When harmonic currents are present, the third harmonic of each of the three-phase conductors is exactly in phase. When all of these harmonic currents return together on the neutral, rather than cancel, they actually add and can result in more current on the neutral conductor than on phase conductors. These neutral conductors, in effect, are no longer being protected against overcurrent by the overcurrent device (breaker or fuses) on the circuit. These harmonic currents will create heat, which, over a period of time, will raise the temperature of the neutral conductor. This temperature increase can overheat the associated conductors in the same enclosure and cause insulation failure. These harmonic currents also can cause sources (such as transformers or generators or converter windings) which supply the power system to overheat. This is the most obvious symptom of harmonics problems: overheating neutral conductors and transformers. This overheating is largely related to the "skin effect.” Simply stated: currents flowing at higher frequencies will not utilize the total conductor property or total circular mil area, but will flow on the skin of the conductor, creating heat. Some symptoms include:

  • Heat in the conduit of wiring systems
  • Computer malfunctions and data loss or errors
  • Insulation degradation
  • Nuisance tripping of circuit breakers
  • Several solutions are available to address these symptoms:

Oversizing Neutral Conductors:
In three-phase circuits with shared neutrals, it is common to oversize the neutral conductor up to 200% when the load served consists of non-linear loads. For example, many panelboard manufacturers build a 200% neutral bus rated panelboard for these applications. Most manufacturers of office furniture systems provide a No.10 AWG conductor with 35 amp terminations for a neutral shared with the three No.12 AWG phase conductors. In feeders that have a large amount of non-linear load, the feeder neutral conductor and panelboard bus bar should also be oversized. Section 310-15(b)(4)(c) considers the neutral (that is carrying these types of currents as a majority of the load) current-carrying conductors.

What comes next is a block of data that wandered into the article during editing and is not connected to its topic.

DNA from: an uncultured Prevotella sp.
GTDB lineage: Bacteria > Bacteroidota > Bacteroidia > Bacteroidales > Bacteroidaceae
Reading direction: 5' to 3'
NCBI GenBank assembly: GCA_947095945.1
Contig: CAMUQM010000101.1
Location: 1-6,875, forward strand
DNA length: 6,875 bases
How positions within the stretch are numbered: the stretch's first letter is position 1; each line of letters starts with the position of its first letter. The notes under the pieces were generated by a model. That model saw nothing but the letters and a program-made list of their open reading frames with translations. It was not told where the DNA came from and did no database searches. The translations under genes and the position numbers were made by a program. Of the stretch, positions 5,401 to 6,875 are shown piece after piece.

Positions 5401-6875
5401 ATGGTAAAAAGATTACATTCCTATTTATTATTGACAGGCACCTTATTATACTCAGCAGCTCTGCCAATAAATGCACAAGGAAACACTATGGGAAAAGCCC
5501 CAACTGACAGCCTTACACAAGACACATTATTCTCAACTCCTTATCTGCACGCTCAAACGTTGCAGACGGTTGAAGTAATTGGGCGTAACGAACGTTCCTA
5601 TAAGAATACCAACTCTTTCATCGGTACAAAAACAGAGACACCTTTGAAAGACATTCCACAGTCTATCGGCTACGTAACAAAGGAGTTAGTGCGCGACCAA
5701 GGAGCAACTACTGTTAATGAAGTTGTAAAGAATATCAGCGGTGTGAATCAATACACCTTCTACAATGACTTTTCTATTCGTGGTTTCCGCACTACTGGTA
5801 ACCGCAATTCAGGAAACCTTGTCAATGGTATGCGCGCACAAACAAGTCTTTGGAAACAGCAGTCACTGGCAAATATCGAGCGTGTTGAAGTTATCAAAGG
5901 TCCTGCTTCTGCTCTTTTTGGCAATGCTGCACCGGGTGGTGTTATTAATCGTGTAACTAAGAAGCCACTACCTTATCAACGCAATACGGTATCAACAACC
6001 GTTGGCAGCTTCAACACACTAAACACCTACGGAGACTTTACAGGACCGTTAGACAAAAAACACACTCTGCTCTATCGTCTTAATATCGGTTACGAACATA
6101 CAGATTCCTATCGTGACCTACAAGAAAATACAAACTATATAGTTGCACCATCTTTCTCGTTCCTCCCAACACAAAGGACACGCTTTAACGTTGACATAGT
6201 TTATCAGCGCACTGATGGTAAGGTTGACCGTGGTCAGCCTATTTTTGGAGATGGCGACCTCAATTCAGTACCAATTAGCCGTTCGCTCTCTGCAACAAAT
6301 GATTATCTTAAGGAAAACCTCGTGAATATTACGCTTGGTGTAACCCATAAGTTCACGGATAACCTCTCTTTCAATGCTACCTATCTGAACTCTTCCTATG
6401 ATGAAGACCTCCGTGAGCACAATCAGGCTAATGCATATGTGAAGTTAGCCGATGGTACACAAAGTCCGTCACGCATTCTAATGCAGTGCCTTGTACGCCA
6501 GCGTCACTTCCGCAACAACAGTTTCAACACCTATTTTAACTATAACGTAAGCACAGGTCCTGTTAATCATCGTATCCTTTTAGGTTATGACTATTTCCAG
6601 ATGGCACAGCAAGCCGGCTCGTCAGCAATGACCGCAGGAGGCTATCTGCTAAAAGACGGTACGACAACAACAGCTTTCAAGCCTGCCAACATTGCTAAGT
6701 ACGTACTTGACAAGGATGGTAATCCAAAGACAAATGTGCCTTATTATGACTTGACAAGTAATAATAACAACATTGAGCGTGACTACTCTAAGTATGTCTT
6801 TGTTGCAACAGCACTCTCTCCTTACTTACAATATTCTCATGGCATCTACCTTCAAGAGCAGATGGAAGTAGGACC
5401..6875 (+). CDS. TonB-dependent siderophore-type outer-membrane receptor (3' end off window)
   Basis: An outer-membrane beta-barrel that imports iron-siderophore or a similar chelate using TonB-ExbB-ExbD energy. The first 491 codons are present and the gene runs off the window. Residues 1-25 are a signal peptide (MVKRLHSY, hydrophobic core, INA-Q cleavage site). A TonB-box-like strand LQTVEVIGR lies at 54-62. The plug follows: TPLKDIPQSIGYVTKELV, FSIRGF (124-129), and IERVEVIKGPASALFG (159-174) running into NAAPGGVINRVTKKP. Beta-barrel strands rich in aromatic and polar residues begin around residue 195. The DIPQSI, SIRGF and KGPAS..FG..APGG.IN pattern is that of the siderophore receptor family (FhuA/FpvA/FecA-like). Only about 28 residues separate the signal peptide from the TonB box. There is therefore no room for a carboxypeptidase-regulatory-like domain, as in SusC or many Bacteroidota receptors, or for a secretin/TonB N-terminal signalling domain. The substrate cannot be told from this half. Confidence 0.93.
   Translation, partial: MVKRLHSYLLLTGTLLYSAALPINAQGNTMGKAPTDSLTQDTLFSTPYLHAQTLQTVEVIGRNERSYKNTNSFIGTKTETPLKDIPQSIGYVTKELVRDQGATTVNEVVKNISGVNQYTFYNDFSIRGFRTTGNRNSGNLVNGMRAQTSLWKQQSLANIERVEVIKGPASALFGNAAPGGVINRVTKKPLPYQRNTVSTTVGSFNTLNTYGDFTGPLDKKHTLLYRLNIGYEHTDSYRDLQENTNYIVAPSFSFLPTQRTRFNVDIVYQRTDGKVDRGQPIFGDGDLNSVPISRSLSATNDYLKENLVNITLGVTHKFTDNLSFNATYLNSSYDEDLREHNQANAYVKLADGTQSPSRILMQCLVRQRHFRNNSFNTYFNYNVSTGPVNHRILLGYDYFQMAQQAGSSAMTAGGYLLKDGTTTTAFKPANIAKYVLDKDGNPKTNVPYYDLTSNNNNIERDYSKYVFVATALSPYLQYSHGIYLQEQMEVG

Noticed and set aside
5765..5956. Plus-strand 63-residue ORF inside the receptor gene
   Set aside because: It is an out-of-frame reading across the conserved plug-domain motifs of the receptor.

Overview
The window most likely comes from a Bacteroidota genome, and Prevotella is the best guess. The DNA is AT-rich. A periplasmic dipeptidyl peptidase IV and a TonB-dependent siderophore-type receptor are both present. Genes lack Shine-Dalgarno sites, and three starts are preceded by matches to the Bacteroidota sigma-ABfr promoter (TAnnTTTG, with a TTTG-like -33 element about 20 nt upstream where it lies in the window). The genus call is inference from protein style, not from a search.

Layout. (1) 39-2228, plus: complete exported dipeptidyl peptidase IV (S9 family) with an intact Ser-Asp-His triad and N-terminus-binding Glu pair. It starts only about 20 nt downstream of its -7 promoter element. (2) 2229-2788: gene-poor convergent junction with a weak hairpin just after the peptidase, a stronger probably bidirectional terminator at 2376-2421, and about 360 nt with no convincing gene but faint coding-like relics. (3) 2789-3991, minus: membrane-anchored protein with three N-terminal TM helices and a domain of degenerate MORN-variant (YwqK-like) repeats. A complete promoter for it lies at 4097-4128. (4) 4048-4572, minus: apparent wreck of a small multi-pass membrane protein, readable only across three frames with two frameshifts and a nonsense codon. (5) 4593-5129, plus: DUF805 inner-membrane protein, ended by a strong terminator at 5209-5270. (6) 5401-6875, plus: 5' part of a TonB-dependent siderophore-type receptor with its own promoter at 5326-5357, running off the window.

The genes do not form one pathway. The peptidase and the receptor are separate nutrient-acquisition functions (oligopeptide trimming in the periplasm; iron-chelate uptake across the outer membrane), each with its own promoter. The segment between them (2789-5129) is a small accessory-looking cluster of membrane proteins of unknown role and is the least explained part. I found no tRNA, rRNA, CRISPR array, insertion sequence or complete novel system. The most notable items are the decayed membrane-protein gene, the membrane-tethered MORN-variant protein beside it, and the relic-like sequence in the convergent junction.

Using Separate Neutral Conductors:
On three-phase branch circuits, another method, instead of installing a multiwire branch circuit sharing a neutral conductor, is to run separate neutral conductors for each phase conductor. This increases the capacity and ability of the branch circuits to handle these harmonic loads. While this successfully eliminates the addition of the harmonic currents on the branch circuit neutrals, the panelboard neutral bus and feeder neutral conductor still must be considered

Oversizing Transformers and Generators:
The oversizing of equipment for increased thermal capacity should also be used for transformers and generators which serve harmonics-producing loads. The larger equipment can dissipate more heat effectively.

K-Rated Transformers:
Special transformers (K-Factor Transformers) are being manufactured to dissipate the additional heat caused by these harmonic currents. These transformers that are specifically designed to handle the effects of circuits and feeders with harmonic currents are being installed for old and new computer rooms and information technology systems.

Surge and Dip Filtering Equipment:
While many filters do not work particularly well at this frequency range, special electronic tracking filters can work very well to eliminate harmonics. These filters are presently relatively expensive but should be considered for thorough harmonic elimination.

Special Testing Equipment:
Standard clamp-on ammeters are only sensitive to 60 hertz current, so they only tell part of the story. New "true RMS” meters will sense current up to the kilohertz range. These meters should be used to detect harmonic currents. The difference between a reading on an old style clamp-on ammeter and a true RMS ammeter should give you an indication of the amount of harmonic current present.

Grounding Conductors: Your Safety Insurance Factor

Often times when the quality of the power is considered dirty, recommendations to install "isolated” equipment grounding conductors, also referred to as "separate grounds” or "clean grounds,” are the course of action. The rules for installing a separate isolated grounding conductor are covered in detail in the NEC® in Section 250-96(b) and 250-146(d) (See Figures 1 and 2 below). The Fine Print Note following each of these sections explains that the use of this method for the reduction of electrical noise in the grounding circuit does not relieve the requirement for grounding the raceway system and outlet box. The use of supplemental grounding electrodes often is in the plan for each electronic piece of equipment. While the National Electrical Code® allows this "supplemental electrode” in Section 250-54, it does not in any way relieve the requirement of the proper connection of an equipment-grounding conductor. "The earth shall not be used as the sole equipment grounding conductor.” Grounding conductors are required by the National Electrical Code® in the United States and by most other major electrical codes in the world. No matter what they are called, these conductors serve the same purpose. Grounding conductors connect all of the non-current carrying parts of the electrical system or any metallic parts in the vicinity of the electrical system together. This part includes conduits, enclosures, supports and other metallic objects. [See Figure 1 and Figure 2]